c. 1998 Religion News Service
(Kathleen S. Hurty, a member of the Evangelical Lutheran Church in America,is General Director of Church Women United, a grassroots ecumenical movement of Protestant, Roman Catholic, Orthodox and other Christian women in the U.S. and Puerto Rico.)
UNDATED _ Ball fields are not usually known as sanctuaries of grace.
Yet we have recently witnessed a remarkable display of grace between two friendly rivals, giving high-fives and cheering each other on as they vied to break a 37-year long homerun record.
But recent images of Mark McGwire and Sammy Sosa embracing just moments after McGwire hit number 62 to left center was soon overshadowed by images of a different sort _ the release of the 445-page report of the independent counsel. Soon, those who had not already downloaded the Starr report off the Internet could read the full, explicit text in their local newspapers and, at the same time, hear a shaken Bill Clinton quoting the psalmist and expressing remorse before an audience of the nation’s religious leaders.
By the time Sosa tied McGwire’s feat, the nation was far less concerned with the national pastime than with the details of the soiled navy blue dress and precise legal definitions of subjects our mothers taught us not to discuss in public.
It’s really no surprise that our collective interests and imaginations have been so thoroughly captured. For the last eight months, the world has tuned in to a continuing saga whose plot is more complex than most daytime soap operas.
Spokespersons representing all sides of the socio-political spectrum have weighed in with opinions and recommendations, while opinion polls indicate nearly two-thirds of Americans are willing to support a leader many regard as morally flawed. The theological debate continues as well, as prominent religious leaders and ordinary lay folk argue over what constitutes the right measure of repentance and contrition.
But can it be something is still missing from our civic conversations? That in our eagerness to know all the sordid details, in the rush to assign blame to one party or another, we have failed as a society _ and as persons of faith _ to hold ourselves accountable for allowing this sad and unnecessary tragedy to divert our attention from the substantive issues of our times?
The reality is that key national priorities affecting the lives of women and children have been all but forgotten as our attentions have turned toward the Beltway. The United States continues to have the highest poverty rate among older women among the world’s industrialized nations. The disparity of median income between men and women is still exacerbated by race and ethnicity. The risk of poverty increases dramatically for the families of women who are abused, divorced, or widowed.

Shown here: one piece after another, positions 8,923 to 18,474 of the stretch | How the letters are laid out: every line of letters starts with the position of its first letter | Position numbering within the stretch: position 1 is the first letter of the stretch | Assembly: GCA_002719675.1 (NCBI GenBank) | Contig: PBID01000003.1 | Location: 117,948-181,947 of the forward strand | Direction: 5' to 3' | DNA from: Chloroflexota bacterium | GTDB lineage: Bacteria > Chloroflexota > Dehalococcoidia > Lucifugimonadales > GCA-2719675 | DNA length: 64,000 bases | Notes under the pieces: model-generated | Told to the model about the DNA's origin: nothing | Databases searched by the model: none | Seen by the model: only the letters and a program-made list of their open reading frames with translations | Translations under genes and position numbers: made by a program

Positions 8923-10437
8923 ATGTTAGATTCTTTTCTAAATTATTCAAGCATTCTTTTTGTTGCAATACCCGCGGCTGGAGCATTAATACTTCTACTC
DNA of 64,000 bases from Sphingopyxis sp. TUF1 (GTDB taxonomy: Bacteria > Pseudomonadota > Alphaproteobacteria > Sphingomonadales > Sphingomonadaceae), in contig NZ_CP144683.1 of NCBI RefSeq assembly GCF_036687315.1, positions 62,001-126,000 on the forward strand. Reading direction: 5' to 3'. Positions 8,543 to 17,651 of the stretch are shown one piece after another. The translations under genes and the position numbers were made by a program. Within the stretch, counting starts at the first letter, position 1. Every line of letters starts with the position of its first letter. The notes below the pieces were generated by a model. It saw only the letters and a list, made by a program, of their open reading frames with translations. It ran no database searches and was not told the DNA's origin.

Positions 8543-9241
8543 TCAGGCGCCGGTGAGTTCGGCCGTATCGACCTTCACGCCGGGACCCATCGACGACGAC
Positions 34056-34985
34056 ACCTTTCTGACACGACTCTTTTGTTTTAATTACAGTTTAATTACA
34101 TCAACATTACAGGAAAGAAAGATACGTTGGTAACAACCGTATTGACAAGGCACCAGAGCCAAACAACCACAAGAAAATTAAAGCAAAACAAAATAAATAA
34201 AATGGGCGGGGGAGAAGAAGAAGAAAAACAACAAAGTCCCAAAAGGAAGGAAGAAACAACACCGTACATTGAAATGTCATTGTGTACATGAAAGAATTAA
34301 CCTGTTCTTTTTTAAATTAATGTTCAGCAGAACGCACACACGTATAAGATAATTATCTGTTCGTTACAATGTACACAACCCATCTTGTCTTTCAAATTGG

But we are consumed with another list: Who is at fault? Whose sin is greater? When is contrition genuine? What kind of punishment fits the crime, whether legal or ethical?
These are questions without pat answers.
The Christian scriptures call us to humility, reminding us that”there is no distinction, since all have sinned and fall short of the glory of God.” All.
Whether our sins are infidelity, or greed, or blindness to the needs of others, or any of the other grievous ways in which we hurt, harm, or demean others, we all stand accountable.
These are contentious and ungraceful times. We must, as citizens of a nation with massive potential yet growing poverty find ways to have respectful civic dialogue about the values of economic justice, fairness and equity.
We must, as citizens of a nation rich in cultural diversity yet blatantly racist in so many ways, find community in mutual hospitality, in accessible quality education, in the upholding of indigenous treaties, and in human rights.
These are issues the media could well focus our attention on. These are sketches of an unfinished agenda pleading for national and international attention. Shame on all of us _ president, House, Senate, citizens _ that we have fallen so far short of living up to our ideals as a nation.
As persons of faith, we are called to continuously bring voices of candor, grace, and compassion into the tumultuous, raucous and mean spirited clamor that so pervades our civic conversation and our lives as citizens. It is, then, our moral duty to call our elected officials, and ourselves as citizens, to a renewed commitment to what is truly important and to the benefit of all.
With all people of good will we can seek a civic moral integrity that sets its eye on shared values. Civic moral integrity focuses on mutual trust, honesty and fidelity, mutual forgiveness, and mutual responsibility. These are the touchstones for building just, faithful, and hospitable families and communities.
Above all, we are called to reflect the generosity of God’s compassionate grace _ the grace of unmerited, forgiving, healing, reconciling love that alone has the power to make all things new. That kind of grace can be reflected on ball field or in boardroom, in homes or halls of governance, in congress or in congregations. It is worth cheering on!
DEA END HURTY